Between 1547 and 1558 England Was Almost Torn Apart by Religious Revolution. Assess the Validity of This Claim. (45 Marks)

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It is arguable that a religious revolution took place in England between 1547 and 1558, during which time there were two monarchs – Edward VI and Mary I, with opposing religious beliefs. During Tudor England, religious identity was extremely important, and therefore religious ‘revolution’ was going to affect the people, and the country significantly.
Edward VI came to power in 1547, at the age of just nine, and therefore he was assigned a ‘protectorate’ and in the first half of his reign it was his Uncle, the Duke of Somerset. Somerset did himself appear to be Protestant, welcoming religious radicals such as John Hooper and Thomas Becon into his household. He also made a start on reforming religion; in July 1547 he introduced the Book of Homilies and paraphrases, a religious document that had to be placed in every Church. And in December 1547 the Act of Six Articles was repealed, it had been a document that re-established Catholic Doctrines. All of these policies were reforming religion and moving towards the Protestant way of running the Church, and Edward hoped that the introduction of Protestant readings, for example the Cranmer’s first prayer book in 1548, would lead people to begin to convert to Protestantism.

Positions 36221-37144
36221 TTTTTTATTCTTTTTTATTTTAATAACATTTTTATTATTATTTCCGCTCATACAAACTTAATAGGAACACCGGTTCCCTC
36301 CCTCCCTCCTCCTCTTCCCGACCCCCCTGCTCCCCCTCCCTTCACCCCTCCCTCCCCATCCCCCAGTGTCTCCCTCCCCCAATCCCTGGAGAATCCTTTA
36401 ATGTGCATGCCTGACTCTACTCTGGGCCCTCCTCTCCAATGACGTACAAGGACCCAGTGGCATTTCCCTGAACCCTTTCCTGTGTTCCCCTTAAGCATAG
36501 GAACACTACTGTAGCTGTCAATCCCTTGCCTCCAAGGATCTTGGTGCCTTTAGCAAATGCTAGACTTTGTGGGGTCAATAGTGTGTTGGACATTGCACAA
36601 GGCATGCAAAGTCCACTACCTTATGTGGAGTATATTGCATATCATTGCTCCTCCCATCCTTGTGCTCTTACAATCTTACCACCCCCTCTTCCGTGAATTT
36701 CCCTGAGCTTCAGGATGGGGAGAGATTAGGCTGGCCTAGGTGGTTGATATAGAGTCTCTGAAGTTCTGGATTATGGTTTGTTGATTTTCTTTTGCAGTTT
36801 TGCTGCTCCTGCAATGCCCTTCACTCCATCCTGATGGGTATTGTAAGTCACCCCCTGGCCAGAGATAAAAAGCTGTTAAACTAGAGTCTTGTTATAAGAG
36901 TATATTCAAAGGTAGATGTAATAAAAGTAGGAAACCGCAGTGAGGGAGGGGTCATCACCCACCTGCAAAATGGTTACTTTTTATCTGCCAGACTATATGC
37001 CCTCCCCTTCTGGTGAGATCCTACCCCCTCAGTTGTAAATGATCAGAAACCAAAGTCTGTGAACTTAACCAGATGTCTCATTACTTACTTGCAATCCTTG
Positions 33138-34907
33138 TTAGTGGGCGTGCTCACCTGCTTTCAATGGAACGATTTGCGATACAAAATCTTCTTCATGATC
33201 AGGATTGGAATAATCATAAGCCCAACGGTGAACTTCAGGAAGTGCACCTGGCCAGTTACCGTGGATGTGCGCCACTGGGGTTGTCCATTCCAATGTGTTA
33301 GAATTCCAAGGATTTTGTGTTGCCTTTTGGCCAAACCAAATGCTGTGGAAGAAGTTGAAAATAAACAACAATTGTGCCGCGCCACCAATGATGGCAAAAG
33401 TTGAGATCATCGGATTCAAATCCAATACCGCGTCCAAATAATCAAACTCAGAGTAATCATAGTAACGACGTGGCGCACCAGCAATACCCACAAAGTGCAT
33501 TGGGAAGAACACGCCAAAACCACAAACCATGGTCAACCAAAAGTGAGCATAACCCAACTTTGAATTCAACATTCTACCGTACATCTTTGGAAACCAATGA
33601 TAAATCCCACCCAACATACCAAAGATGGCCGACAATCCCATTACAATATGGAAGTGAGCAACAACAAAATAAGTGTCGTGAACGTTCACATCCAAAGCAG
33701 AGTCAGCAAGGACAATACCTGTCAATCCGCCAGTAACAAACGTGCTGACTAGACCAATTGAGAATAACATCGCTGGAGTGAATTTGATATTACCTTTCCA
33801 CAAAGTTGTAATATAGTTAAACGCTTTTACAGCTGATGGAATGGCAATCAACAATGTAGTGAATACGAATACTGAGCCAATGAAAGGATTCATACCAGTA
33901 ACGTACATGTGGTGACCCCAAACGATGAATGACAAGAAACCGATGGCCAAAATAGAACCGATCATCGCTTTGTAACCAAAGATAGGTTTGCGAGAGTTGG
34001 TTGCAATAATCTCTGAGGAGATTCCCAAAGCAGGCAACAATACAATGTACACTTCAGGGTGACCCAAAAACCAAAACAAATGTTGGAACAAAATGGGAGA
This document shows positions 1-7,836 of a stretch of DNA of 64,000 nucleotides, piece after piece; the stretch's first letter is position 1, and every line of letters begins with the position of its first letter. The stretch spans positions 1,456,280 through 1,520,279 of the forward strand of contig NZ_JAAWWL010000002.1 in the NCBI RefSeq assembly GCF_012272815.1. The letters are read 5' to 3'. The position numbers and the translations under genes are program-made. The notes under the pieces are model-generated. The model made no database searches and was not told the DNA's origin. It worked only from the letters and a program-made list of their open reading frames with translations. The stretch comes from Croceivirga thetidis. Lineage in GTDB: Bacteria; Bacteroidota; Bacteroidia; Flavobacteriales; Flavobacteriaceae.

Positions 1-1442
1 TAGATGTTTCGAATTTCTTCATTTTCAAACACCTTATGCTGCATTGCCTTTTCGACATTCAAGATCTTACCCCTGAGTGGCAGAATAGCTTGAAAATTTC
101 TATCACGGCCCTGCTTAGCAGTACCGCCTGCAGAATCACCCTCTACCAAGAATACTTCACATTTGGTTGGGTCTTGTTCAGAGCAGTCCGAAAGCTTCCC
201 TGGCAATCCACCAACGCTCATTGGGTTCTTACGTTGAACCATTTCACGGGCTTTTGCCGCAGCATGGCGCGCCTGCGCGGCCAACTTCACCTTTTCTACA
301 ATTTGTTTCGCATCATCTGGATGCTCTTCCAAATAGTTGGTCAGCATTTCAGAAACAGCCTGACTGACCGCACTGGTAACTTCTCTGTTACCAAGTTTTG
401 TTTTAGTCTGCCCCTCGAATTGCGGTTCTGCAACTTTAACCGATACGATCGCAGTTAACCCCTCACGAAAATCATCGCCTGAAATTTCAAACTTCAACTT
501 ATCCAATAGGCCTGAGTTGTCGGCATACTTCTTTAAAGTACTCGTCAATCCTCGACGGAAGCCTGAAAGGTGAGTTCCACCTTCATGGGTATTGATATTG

After Somerset fell from power, religious revolution progressed further under John Dudley, the Duke of Northumberland. Despite originally being more conservative himself, and supporting that side of the Privy Council, he understood the need for religious reform under Edward and in 1550 all conservatives and Catholic Bishops, such as Gardiner, were removed from the Privy Council. He furthered Protestantism through the introduction of the Second Book of Common Prayer in 1552, another Protestant document written by Cranmer, which resulted in the removal of mass. Additionally in April 1552 the Second Act of Uniformity was introduced, which enforced all…...

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